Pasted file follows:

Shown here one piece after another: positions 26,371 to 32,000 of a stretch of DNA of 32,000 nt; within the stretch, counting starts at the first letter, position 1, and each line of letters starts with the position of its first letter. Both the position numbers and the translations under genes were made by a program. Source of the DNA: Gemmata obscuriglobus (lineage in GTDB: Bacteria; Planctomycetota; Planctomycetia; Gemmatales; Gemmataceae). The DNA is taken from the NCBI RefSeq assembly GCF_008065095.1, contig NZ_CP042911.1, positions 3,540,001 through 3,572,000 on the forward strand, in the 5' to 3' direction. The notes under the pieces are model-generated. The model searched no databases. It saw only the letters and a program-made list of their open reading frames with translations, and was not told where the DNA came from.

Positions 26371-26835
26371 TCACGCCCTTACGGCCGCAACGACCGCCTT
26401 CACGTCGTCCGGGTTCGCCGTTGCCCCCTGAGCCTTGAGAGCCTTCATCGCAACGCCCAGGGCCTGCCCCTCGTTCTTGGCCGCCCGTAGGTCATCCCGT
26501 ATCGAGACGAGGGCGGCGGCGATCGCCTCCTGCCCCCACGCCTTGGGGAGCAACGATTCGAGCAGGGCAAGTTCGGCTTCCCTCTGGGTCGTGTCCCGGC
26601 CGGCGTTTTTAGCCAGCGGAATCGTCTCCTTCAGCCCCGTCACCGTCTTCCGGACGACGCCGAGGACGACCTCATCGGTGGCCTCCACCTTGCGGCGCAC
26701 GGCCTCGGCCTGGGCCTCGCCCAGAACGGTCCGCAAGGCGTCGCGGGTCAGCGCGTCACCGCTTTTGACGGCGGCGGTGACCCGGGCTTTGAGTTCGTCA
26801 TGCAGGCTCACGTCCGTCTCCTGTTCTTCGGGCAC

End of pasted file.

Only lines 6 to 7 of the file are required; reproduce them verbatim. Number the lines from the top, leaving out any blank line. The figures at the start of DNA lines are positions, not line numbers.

26601 CGGCGTTTTTAGCCAGCGGAATCGTCTCCTTCAGCCCCGTCACCGTCTTCCGGACGACGCCGAGGACGACCTCATCGGTGGCCTCCACCTTGCGGCGCAC
26701 GGCCTCGGCCTGGGCCTCGCCCAGAACGGTCCGCAAGGCGTCGCGGGTCAGCGCGTCACCGCTTTTGACGGCGGCGGTGACCCGGGCTTTGAGTTCGTCA